Raleigh, N.C. —Participants in the North Carolina Transmission Planning Collaborative (NCTPC) have identified 14 major transmission projects, representing more than $473 million in investments over the next decade, as part of the 2010-2020 Collaborative Transmission Plan for North Carolina (2010 Plan). This compares to the 2009 Plan estimate of $595 million for 18 projects. Some projects from the 2009 Plan have been delayed to reflect the reduced load forecasts resulting from the weak economy, as well as import request changes resulting in reduced transfers across the NC transmission system.
The collaborative was formed in 2005 to develop a shared plan for electric transmission system enhancements in the state. Participants include Duke Energy Carolinas, Progress Energy Carolinas, North Carolina Electric Membership Corporation and ElectriCities of North Carolina.
- The scope of the 2010 planning study included a base reliability analysis for transmission needs to meet load growth between 2011 and 2020 as well as an analysis of different system conditions under various hypothetical “climate change” legislation scenarios.
- The “climate change” legislation scenarios in the study considered the potential impact of the following hypothetical alternatives to meet future load demand forecasts:
- Retire 100% of existing un-scrubbed coal generation plants (approximately 1,500 MW in the PEC control area, 2,000 MW in the Duke control area) by 2015, replace with new generation
- Coastal NC wind sensitivity with wind injections, based on information obtained from the UNC “Coastal Wind: Energy for North Carolina’s Future” report (http://www.climate.unc.edu/coastal-wind)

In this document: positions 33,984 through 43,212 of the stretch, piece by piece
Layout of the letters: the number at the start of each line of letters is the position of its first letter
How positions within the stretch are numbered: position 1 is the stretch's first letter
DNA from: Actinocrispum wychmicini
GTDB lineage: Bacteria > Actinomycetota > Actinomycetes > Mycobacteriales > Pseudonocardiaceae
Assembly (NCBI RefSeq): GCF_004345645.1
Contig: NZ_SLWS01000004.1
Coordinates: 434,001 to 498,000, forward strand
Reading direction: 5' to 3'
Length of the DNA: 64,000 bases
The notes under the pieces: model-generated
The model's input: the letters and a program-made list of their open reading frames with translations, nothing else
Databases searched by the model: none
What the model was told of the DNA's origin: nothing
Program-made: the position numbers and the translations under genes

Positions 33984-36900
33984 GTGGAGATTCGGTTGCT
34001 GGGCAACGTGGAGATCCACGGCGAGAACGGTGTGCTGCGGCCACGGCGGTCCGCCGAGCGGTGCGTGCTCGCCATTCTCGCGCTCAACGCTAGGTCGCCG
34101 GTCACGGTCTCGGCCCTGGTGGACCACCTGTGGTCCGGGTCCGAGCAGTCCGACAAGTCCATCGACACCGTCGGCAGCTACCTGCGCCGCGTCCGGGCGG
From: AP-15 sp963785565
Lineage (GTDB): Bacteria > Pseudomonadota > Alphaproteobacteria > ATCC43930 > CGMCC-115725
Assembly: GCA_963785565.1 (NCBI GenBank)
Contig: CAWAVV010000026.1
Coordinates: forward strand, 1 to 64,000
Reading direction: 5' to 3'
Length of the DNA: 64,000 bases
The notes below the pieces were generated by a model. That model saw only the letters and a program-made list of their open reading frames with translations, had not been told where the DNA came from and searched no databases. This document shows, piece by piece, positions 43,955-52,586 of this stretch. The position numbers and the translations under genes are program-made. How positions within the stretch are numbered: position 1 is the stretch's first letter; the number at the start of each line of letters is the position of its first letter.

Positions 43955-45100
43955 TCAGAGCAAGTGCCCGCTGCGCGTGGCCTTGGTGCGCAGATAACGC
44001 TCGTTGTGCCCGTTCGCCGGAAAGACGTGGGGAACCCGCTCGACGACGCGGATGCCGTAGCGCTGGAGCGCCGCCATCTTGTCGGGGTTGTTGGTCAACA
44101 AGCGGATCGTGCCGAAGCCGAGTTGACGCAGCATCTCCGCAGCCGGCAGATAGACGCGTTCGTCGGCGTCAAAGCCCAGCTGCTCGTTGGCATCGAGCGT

The 2010 Study Scope and 2010 Plan analysis can be viewed on the NCTPC Web site at (http://18.104.22.168:8080/nctpc/home.jsp) under the Reference Documents section.
The major transmission projects identified in the 2010 Plan report are expected to be implemented over the next 10-year planning period by the transmission owners to preserve system reliability and improve economic transfers. Major projects are defined as those requiring transmission investments in excess of $10 million. These planned projects are subject to change based on evolving system conditions. The plan is updated annually.
“The 2010 NCTPC Plan is the result of continued collaborative efforts between North Carolina’s electric transmission owners and other electric suppliers in the state,” said Ed Finley, chairman of the North Carolina Utilities Commission. “This critical work ensures reliable delivery of power to communities across North Carolina and ultimately, helps rate payers save money.”
The NCTPC was established to provide the participants and other stakeholders an opportunity to participate in the electric transmission planning process for North Carolina, and to develop a single coordinated transmission plan for North Carolina electric utilities that includes reliability and enhanced transmission access considerations. The group’s priority is to appropriately balance costs, benefits and risks associated with the use of transmission and generation resources.
“The 2010 study shows how the NCTPC continues to adapt and improve the planning process to address the challenges of an uncertain energy future,” said David Beam, Chairman of the NCTPC Oversight/Steering Committee (OSC). “For example, we believe that evaluating scenarios such as the potential retirement of coal-fired generation and the development of large-scale offshore wind generation will provide useful information to decision-makers considering the implications of policy issues such as climate change.”
The NCTPC process includes active participation of other market participants and other stakeholders through a Transmission Advisory Group (TAG), which is open to all interested parties. Stakeholders interested in joining the TAG or receiving future information related to the NCTPC process, can sign up to become a TAG participant and get on the TAG distribution list at the NCTPC website at (http://22.214.171.124:8080/nctpc/home.jsp).
The NCTPC process includes the use of an Independent Third Party (ITP) consultant to act as a facilitator for the development and conduct of the NCTPC process. This role includes Chairing the TAG and soliciting input from the other stakeholders through the open TAG meetings. The ITP consultant for the NCTPC process is Richard Wodyka, firstname.lastname@example.org.
If you have any comments or questions on the NCTPC process or specifically on the 2010-2020 Collaborative Transmission Plan Study Report, please contact David Beam, NCTPC OSC chair (via email email@example.com or phone 919-875-3032).